Children have one thing in common – no two are ever the same! When it comes to school routines and those in the home, some children adapt easier than others. One of the most important routines is getting to bed on time. This is the case for the very young and the not so young.
Getting to bed in good time often comes down to routines. The request to stay up just two minutes more, the pleading for you to read just one more book (for the third time) or the use of technology late in the evening, can all throw out routines and result in disruptive sleep patterns.
Have you checked you internet usage rates? Do you have a spike in your internet use in the early hours of the morning? Some teenagers openly report getting up in the early hours of the morning to surf the web or indeed play games over the internet with people from all corners of the globe. This can be so disruptive to their sleep, health and education. Sadly, this is far more frequent than we care to admit and I do urge all parents to check their internet usage and have a conversation with their children.
Any factor that decreases the quantity or quality of sleep that a child receives may lead to difficulty with performance at school and may even lead to behavioural problems, as a consequence of fatigue. Research has suggested that the increased availability of technology to younger children has resulted in detrimental sleep patterns. Further, this research has suggested that a regular bedtime was the most consistent predictor of positive developmental outcomes in four year olds. The research highlighted that language, reading and math scores, were higher in children whose parents reported that they enforced regular bedtimes.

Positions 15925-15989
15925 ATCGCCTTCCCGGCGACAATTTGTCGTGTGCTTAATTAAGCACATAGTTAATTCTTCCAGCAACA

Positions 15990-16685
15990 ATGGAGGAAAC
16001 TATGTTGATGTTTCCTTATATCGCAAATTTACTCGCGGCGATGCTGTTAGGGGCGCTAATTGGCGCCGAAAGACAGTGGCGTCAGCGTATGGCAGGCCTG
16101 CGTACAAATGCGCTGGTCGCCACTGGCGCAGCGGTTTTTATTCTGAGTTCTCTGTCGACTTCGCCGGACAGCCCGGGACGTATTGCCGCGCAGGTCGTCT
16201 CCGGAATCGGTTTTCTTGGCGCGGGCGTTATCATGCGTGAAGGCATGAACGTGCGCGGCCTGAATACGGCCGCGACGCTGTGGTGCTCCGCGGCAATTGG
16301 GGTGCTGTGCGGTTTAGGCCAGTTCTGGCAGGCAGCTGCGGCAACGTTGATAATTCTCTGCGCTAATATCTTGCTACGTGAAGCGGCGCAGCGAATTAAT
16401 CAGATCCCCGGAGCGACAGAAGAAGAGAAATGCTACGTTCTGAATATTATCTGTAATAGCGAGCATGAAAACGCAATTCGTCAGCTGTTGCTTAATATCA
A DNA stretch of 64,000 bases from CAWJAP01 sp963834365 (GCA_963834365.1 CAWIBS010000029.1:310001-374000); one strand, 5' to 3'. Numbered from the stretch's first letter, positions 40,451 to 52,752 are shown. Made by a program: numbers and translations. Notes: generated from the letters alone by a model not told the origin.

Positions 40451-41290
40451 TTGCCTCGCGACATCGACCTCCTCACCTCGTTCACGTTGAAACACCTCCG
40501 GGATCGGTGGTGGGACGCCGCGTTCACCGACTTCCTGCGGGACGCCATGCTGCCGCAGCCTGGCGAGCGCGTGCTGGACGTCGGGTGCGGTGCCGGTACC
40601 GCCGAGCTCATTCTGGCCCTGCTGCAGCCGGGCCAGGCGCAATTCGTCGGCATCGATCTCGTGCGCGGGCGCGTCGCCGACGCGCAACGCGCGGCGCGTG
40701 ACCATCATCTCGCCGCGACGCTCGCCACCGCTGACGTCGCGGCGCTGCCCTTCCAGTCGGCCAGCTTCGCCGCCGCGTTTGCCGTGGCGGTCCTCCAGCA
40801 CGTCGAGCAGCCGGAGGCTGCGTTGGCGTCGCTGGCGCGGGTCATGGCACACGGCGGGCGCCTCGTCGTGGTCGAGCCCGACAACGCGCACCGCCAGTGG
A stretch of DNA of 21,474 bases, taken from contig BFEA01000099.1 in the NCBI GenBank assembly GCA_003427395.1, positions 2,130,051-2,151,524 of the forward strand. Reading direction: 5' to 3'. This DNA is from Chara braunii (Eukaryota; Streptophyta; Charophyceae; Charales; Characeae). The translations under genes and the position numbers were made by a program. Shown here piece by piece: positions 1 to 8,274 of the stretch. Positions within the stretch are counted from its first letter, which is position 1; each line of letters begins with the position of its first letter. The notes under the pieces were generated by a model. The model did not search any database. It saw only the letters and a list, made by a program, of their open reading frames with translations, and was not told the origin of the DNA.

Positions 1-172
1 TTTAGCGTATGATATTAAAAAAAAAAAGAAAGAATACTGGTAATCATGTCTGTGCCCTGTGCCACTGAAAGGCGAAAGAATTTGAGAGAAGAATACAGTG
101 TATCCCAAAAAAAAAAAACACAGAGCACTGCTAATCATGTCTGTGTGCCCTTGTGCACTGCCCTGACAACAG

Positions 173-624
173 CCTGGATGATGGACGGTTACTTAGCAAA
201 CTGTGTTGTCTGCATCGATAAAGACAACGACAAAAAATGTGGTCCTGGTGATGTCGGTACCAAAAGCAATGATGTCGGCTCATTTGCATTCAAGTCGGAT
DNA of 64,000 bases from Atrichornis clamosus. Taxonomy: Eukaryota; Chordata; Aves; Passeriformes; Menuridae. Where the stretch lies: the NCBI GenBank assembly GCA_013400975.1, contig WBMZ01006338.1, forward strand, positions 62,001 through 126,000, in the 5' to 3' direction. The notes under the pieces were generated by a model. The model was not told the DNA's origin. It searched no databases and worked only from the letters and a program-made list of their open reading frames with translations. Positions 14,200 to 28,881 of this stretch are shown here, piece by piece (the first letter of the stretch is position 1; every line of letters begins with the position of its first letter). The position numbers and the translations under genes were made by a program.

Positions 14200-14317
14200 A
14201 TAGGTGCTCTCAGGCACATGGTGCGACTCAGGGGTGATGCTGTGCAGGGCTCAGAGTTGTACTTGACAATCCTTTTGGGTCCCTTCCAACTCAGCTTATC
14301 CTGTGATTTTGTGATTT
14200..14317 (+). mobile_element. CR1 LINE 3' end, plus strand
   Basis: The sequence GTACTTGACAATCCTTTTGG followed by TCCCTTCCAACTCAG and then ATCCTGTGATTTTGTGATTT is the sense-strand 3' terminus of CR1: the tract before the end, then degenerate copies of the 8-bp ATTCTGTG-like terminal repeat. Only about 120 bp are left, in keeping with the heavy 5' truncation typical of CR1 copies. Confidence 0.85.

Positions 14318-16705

The number of hours sleep recommended by children varies by age. In general, five-year-olds should get between 11-12 hours sleep; nine-year-olds, 10-11 hours sleep; and 10-year-olds at least nine hours. Older children still need a good eight hours sleep a day – as do we all. If your child is not alert or able to function properly throughout the day, the bed time routine should be adjusted to provide the opportunity for more sleep.
To enable children to get a better night’s sleep, exciting or high energy activities should be avoided within one hour of going to bed. Pre-bedtime activities like taking a bath, brushing their teeth, and reading a book often signal to the brain, that sleep time is nearly here.
Insufficient sleep and poor sleep habits have been linked to health problems including obesity, cardiovascular disease, diabetes, depression, moodiness, irritability, reduced memory function and delayed reaction times.
It is often difficult to set up and maintain these routines, or convince adolescents that they need more sleep, but it is an important part of a balanced daily routine. One of the challenges for us as parents is that we too need time for sleep. This is often very difficult with so many demands on our time, but it is an investment in our own health – one for us all to reflect upon!